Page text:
Physical activity for health and wellbeing in the caring role
Physical activity for health and wellbeing in the caring role

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Physical activity for health and wellbeing in the caring role

2 The role of the carer

One of the main determinants of the hours spent caring are the health conditions of those being cared for; over half (58%) have a physical disability, one fifth (20%) have a sensory impairment; 13% have a mental health problem; and 10% have dementia (Carers UK, 2019b). Further analysis of these figures shows that a significant proportion (70%) of the cared-for population are parents/in law or spouses/partners who are over 65 with age-related physical disabilities or chronic physical and mental health conditions. Common age-related problems include sensory impairments, dementia, and/or mobility issues. Other key health issues or conditions that require carer input amongst younger adults are learning disabilities, mental health problems, a terminal illness such as cancer, alcohol or drug dependency, and diabetes (Carers UK, 2019b; Public Health England, 2021).

The Family Resources Survey (Department for Work and Pensions, DWP, 2020), interviewing over 19,000 families, found that family members were the main recipients of informal care, as illustrated in Figure 2. Note also the percentage of carers who are caring from inside and outside of the household.

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Figure 2 Recipients of informal care (DWP, 2020)

Some of the most common types of care provision offered by carers in England include:

  • 82% provide practical help such as preparing meals, doing laundry or shopping.
  • 76% keep an eye on the person they care for.
  • 68% keep them company.
  • 62% take the person they care for out.
  • 49% help the person they care for with financial matters.
  • 47% help the person they care for deal with care services and benefits.
  • 38% help with aspects of personal care.
  • 38% provide physical help.
(NHS Information Centre, 2010)

As illustrated in Figure 3, the majority of carers provide up to 19 hours of care per week, but there are over 15% of carers providing care for over 35 hours per week. Census data between 2001 and 2011, identifies the growth in unpaid care was highest in the 50 hours or more of caring (Office of National Statistics, 2013). Furthermore, in 2016-17 data, over a third of carers (35.7%) provided over 100 hours a week of care (Adult Social Care Statistics Team, 2017). A focus on the health and wellbeing of carers needs to be emphasised as caring for even a small amount of time each week can affect a carer’s ability to consider their own health and wellbeing.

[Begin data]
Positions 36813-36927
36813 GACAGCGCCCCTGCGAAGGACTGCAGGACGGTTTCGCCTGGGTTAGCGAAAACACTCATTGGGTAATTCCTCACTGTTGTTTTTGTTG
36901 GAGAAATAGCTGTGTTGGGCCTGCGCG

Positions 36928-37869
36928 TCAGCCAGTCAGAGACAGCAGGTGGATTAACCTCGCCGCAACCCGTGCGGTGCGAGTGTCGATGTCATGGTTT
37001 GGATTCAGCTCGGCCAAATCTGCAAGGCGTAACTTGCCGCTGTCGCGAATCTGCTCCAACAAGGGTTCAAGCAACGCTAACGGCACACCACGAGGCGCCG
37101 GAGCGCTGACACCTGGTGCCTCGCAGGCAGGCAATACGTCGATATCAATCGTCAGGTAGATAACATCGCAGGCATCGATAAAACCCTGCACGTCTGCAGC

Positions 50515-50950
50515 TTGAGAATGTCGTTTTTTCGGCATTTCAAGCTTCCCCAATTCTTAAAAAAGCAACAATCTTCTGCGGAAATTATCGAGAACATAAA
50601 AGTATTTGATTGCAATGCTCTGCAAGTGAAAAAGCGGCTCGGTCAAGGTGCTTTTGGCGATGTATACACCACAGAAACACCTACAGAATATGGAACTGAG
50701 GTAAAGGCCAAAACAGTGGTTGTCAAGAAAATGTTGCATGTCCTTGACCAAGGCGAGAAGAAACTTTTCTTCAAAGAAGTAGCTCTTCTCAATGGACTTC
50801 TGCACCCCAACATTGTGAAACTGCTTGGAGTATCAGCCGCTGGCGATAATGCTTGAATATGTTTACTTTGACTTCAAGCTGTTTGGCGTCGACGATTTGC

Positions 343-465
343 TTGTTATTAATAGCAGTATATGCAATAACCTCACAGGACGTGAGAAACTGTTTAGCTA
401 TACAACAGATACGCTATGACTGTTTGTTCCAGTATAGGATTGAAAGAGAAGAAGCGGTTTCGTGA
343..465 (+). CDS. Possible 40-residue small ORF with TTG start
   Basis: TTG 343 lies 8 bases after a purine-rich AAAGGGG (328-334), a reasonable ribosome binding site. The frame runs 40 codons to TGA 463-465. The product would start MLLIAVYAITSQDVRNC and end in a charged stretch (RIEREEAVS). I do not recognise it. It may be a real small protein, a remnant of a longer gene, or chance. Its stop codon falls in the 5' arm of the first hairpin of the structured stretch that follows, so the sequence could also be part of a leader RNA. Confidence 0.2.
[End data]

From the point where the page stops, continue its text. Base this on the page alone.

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Figure 3 Hours of care provided by adult carers per week, by gender (DWP, 2020)

Activity 1

Timing: Allow approximately 10 minutes.
  1. Reflect on your role, or that of a known carer. Do you/they identify as a carer? What are your/their main tasks? Has this role changed over time?
  2. Does any of the information presented in these opening sections surprise you?
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It can take up to two years to identify as a carer (NHS, n.d.). As an informal carer you might provide help and support to a spouse, child, parent, sibling, other relative or a friend. The role that you reflected on might have included domestic duties, physical/manual help, aspects of personal care and provision of medication. The level, duration or intensity of such a caring role will depend upon the care needs of the person that you support.

If you are not a carer, you might have been surprised to learn that approximately 3 in 5 adults in the UK will be a carer at some point. This role could be anything from helping with the weekly shop to providing daily personal care.

You will now explore who these carers are.


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